Realigning Pak-US Bilateral Ties By Syed Mushahid Hussain

Realigning Pak-US Bilateral Ties By Syed Mushahid Hussain

The United States and Pakistan have maintained a relationship defined by mutual interests, shared challenges and diplomatic complexities for 75 years. However, recent years, especially following the US withdrawal from Afghanistan in 2021, have witnessed notable tension and unease. Factors such as the lack of high-level engagement from the Biden administration, Pakistan’s turbulent domestic politics and the strategic interests of regional powers like China and India have exacerbated this volatility. President Biden’s conspicuous disengagement, coupled with the strategic shift in US policy following the Afghan withdrawal, have led to a significant departure from previous years. The absence of a direct engagement with former Prime Minister Imran Khan during his tenure marks a distinct break from his predecessors’ more inclusive diplomatic approach. Moreover, Pakistan’s internal politics have added another layer of complexity. Former Prime Minister Imran Khan’s allegations of US interference in his removal from power, though the latter refuted, fuelled distrust and soured bilateral ties.

Adding to the intensity, the overarching US relationship with India also significantly influence its approach towards Pakistan. The Biden administration’s competitive stance with China, Pakistan’s ally and its growing partnership with India, Pakistan’s historic adversary, are undoubtedly reshaping the US policy considerations vis-à-vis Pakistan.

Nevertheless, Biden Administration’s dealings with Pakistan have been decidedly compartmentalized: The White House has exhibited limited engagement, while the State Department has maintained active and robust contact. Simultaneously, long-standing military and defence ties have continued with a significant foreign military sale worth $450 million proposed in 2021 to maintain Pakistan’s fleet of F-16 fighter jets.

Pakistan, recognizing the impending US withdrawal from Afghanistan, attempted to transition the focus of the bilateral relationship from security to a more comprehensive approach based on “geo-economics” — emphasizing trade, investment and connectivity. However, these efforts have been largely unsuccessful. In fact, the US trade deficit with Pakistan reached approximately $3.8 billion in 2022, indicating that trade ties between the countries are yet to be significantly strengthened.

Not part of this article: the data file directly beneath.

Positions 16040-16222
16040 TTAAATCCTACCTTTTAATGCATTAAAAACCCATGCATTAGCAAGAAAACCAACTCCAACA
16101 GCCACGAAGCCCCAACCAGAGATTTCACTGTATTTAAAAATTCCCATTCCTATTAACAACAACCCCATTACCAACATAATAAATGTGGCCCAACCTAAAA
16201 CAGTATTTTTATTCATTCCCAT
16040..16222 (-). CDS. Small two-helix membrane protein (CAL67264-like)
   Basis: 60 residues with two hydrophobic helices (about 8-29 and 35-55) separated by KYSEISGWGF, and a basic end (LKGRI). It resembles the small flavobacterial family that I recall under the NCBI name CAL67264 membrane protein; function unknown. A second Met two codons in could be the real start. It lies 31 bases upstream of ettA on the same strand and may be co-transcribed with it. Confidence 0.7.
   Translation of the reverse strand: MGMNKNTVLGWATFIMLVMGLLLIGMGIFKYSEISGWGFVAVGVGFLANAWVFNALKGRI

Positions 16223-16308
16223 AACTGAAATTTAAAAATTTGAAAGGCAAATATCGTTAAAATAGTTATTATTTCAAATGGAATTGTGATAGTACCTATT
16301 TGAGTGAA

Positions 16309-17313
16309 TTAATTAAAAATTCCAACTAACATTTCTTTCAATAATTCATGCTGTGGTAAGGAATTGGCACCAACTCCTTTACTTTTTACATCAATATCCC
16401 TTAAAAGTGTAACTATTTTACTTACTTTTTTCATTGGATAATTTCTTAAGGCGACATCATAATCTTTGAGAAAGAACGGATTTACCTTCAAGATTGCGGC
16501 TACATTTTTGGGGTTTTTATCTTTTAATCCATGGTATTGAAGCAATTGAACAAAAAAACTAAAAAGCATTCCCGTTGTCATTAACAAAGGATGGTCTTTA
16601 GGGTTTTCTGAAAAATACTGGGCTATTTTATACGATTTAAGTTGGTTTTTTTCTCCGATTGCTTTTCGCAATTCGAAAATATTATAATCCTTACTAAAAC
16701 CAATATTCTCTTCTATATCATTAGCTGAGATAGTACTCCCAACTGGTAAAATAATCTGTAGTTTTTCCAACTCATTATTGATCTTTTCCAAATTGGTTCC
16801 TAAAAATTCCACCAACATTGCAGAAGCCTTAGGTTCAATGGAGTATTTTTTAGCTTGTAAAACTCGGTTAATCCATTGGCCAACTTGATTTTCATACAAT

Despite these setbacks, there have been some areas of constructive engagement. Notably, the two nations launched a year-long campaign in 2022 marking 75 years of bilateral relations. Furthermore, Pakistan has been the largest recipient of US-donated COVID-19 vaccines since 2021, receiving over 50 million doses, highlighting the health cooperation between the two nations. In addition, the US also pledgedan additional $100 million to continue supporting Pakistan’s recovery efforts from the devastating 2022 floods.

The relationship between the US and Pakistan is undeniably complex. But, shying away from complexity is not the answer. A revamped US policy, fostering a more robust and constructive bilateral relationship necessitates a comprehensive reevaluation and a multi-pronged approach. Let’s not squander this opportunity; it’s time to give diplomacy a shot.

Overcoming Historical Baggage: The legacy of the US-Pakistan-Afghanistan triangle, laden with distrust and broken promises, needs to be addressed. The US must reassure Pakistan of its commitment to the stability of the region and its respect for Pakistan’s sovereignty.

Beyond Security-First Approach: A broader focus beyond security issues is vital. Initiatives that encourage trade, investment and people-to-people exchanges should be prioritized to build a more resilient relationship. The US should view Pakistan as a potential market and a strategic partner, not just a security asset.